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Retire in Port Salerno, Florida?
Overview: Settled in the 1920s by Italian immigrants, amiable, suburban Port Salerno sits on the St. Lucie River Inlet in southeastern Florida and straddles the Manatee Pocket, a quiet, scenic bay. Its proximity to the Atlantic Ocean has made Port Salerno an excellent base for commercial fishing, a tradition that continues today.
Port Salerno is also a perfect base for recreational fishing, as sea bass, grouper, kingfish, mutton snapper are particularly plentiful. The town is known for its wonderful seafood festival, which features great food, live entertainment and arts and crafts. The pretty Manatee Pocket waterfront boasts a cluster of ship builders, marinas, fishing charter companies and seafood restaurants. It is also home to the Fish House Art Center, a company in which artists operate galleries and studios. The nearby St. Lucie Inlet Preserve Park, which is directly east of town, has white sand beaches that are important sea turtle nesting areas. The Anastasia Rock Reef extends along the Park's waters and is ideal for snorkeling or SCUBA diving. A boardwalk wanders from the Park's dock to the beach.
The Chapman School of Seamanship offers classes to professional and amateur mariners alike. Home styles are mostly frame ranch rambler, concrete block ranch rambler and Florida cracker.
Population: 11,000 (city proper)
Age 45 or Better: 50%
Cost of Living: 3% below the national average
Median Home Price: $228,000
Climate: This area has a humid subtropical climate, meaning two seasons a year. Summer and early fall are hot and humid. Late fall and winter are less humid and cooler.
At Least One Hospital Accepts Medicare Patients? No, but Stuart, about 3 miles away, has a hospital that accepts Medicare patients.
At Least One Accredited by Joint Commission? No, but Jupiter, about 15 miles away, has a hospital that is accredited.
Public Transit: Yes, but it is limited.
Crime Rate: Meets the national average
Public Library: No, but Stuart, about three miles away, has a public library.
Political Leanings: Conservative
College Educated: 21%
Is Florida Considered Tax Friendly for Retirement? Yes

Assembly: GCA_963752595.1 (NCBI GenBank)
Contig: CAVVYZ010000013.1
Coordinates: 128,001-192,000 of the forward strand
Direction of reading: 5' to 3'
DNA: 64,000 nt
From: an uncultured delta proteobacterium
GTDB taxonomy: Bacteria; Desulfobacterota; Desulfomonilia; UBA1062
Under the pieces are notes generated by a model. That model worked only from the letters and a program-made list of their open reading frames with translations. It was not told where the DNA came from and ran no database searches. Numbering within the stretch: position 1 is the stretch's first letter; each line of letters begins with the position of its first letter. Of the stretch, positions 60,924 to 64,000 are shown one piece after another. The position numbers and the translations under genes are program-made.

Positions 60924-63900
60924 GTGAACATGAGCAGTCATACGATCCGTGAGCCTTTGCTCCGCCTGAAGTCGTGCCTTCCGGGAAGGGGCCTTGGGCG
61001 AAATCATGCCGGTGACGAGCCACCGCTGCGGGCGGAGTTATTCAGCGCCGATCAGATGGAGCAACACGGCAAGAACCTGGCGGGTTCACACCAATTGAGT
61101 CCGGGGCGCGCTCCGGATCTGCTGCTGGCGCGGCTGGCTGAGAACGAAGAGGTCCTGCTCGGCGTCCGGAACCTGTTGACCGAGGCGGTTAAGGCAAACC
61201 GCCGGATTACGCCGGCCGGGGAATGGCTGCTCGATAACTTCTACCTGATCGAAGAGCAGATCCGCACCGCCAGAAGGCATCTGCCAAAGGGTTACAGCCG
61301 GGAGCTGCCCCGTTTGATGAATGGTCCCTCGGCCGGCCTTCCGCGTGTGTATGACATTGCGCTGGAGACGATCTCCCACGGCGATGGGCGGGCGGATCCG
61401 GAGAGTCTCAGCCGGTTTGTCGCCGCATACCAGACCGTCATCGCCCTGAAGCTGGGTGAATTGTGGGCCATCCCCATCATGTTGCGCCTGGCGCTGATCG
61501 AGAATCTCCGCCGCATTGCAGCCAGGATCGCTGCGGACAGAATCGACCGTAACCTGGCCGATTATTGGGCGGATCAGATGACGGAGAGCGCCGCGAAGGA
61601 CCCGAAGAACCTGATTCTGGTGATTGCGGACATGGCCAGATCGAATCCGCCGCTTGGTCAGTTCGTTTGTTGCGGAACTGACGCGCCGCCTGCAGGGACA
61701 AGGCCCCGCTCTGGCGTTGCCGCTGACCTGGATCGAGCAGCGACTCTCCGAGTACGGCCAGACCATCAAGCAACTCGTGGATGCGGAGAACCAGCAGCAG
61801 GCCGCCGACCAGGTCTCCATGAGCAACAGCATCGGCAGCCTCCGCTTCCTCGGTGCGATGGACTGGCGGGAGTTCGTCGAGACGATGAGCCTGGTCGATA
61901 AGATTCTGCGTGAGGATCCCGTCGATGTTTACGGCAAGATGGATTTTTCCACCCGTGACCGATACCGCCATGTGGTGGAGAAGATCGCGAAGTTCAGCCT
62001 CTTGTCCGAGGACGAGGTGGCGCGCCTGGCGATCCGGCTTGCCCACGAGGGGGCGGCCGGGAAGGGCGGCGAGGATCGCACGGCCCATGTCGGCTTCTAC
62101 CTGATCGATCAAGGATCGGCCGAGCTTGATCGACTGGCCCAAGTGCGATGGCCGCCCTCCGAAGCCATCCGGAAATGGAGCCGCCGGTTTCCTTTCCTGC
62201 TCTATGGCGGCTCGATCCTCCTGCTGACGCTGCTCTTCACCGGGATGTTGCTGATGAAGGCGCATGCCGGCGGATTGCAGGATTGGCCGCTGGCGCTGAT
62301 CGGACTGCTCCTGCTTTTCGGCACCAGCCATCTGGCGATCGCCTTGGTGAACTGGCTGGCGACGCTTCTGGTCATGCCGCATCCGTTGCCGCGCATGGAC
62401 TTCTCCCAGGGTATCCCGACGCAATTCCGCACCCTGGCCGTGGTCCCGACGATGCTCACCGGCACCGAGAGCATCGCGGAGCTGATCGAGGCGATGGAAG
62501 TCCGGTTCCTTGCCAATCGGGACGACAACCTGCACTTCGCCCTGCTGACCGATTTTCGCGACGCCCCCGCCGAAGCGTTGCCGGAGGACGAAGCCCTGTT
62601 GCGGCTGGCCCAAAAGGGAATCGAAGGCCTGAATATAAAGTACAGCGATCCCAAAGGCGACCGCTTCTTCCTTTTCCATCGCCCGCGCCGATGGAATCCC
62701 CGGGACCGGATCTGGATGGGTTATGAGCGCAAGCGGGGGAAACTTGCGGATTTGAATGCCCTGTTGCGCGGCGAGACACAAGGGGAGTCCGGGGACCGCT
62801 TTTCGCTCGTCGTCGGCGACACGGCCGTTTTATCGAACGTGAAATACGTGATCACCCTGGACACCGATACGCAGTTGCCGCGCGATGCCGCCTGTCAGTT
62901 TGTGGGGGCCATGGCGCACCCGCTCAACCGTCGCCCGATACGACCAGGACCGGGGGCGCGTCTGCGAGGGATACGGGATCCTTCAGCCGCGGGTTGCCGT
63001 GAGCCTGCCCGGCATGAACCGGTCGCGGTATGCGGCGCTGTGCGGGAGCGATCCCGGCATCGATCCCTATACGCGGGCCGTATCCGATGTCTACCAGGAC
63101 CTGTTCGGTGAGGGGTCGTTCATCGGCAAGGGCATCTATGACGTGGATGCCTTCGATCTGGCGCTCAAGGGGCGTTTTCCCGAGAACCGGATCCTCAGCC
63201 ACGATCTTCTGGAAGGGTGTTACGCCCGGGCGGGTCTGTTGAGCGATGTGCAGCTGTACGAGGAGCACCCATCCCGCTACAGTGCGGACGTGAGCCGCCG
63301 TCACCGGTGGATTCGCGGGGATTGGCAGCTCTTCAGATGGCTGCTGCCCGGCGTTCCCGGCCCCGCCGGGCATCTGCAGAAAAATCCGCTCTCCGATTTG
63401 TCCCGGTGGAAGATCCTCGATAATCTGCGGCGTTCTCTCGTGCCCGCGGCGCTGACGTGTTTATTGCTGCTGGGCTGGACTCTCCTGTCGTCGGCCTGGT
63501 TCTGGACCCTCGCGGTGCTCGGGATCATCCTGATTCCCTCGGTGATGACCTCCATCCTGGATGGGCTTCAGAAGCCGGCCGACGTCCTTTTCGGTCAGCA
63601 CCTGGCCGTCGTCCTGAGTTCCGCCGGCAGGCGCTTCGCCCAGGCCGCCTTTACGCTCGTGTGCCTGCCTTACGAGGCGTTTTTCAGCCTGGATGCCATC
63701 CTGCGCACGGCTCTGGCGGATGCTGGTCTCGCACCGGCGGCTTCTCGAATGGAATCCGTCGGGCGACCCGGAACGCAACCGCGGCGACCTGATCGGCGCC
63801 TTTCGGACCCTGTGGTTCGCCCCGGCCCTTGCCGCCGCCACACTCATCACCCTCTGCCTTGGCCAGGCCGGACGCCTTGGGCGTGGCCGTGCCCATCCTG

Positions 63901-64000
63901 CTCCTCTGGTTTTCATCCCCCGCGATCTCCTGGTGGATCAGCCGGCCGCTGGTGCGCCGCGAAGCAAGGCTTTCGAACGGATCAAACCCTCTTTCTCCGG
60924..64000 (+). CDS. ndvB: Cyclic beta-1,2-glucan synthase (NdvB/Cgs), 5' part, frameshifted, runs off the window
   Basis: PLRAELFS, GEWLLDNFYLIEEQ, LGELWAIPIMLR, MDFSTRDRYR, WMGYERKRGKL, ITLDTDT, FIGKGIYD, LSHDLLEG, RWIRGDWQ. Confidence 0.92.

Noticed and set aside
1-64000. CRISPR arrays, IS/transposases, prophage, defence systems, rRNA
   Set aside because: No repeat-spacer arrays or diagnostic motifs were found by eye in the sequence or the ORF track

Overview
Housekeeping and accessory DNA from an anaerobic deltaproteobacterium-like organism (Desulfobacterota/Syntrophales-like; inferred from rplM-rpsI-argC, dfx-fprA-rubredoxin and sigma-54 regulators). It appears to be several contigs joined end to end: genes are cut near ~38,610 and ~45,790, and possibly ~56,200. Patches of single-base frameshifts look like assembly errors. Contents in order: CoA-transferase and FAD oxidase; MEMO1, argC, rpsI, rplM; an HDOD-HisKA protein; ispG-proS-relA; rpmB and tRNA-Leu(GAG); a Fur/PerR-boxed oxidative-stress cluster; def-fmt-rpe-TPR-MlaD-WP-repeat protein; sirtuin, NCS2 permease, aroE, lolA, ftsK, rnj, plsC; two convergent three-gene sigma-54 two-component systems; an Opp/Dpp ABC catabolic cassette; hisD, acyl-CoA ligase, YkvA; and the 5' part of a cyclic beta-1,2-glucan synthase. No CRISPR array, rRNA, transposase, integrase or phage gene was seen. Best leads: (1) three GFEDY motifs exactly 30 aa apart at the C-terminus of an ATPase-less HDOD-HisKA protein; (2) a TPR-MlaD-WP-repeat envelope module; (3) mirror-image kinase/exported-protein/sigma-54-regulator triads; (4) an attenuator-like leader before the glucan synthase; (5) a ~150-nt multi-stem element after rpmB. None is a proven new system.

Cons: Hurricanes and tropical storms are always a possibility.
Notes: Port Salerno has grown by 8% within the last decade and is popular with "snowbirds." Most shopping and services are in nearby Stuart.
Recommended as a Retirement Spot? Yes
Sticking out into Hurricane Alley, Florida was a land no nation seemed to want. Ruled successively by Spain, France, England, and the Confederate States of America, the state had a backwater reputation. Other than St. Augustine and Pensacola, there were few cities. The area was rural and populated by frontier farmers.
In the late-1800s, changes came when railroads began chugging down both coasts. Industrialist Henry Flagler's Florida Easy Coast Railway even made it all the way to Key West. The Great Florida Land Boom, the build-up to World War II, and the space industry also helped turn Florida into one of the nation's most populous states. In 1900, there were about 500,000 residents. Today, there are more than 20 million, almost 351 people per square mile.
Why do people keep coming? Tourism marketing is one reason. Annually, millions visit Orlando's theme parks and the state's 663 miles of white sand beaches. Taxes generated by the billion dollar vacation industry allow Florida to prosper without a personal income tax. Budget-sensitive retirees have flocked to its cities and shorelines.
If you can ignore the hurricanes, the state's climate is relatively mild. Only five other states are sunnier. Florida's system of state universities and community colleges is sizable, and its big cities are meccas for culture and the arts. Sarasota is a good example. Its Ringling Museum Complex contains internationally known art museum, a circus museum, an historic theater, and a 66-acre garden. Museums near Orlando range from a Zora Neale Hurston gallery to a Madame Tussauds.
Population - 20,612,439
Persons 65 years old and over - 20%
High school graduates, persons age 25+ - 87%
Bachelor's degree or higher, persons age 25+ - 27%
Persons of Hispanic or Latino origin - 24%
White persons, not Hispanic - 58%
Median household income - $47,525
Median home value - $159,900
Social Security taxed? No
Source: U.S. Census Bureau
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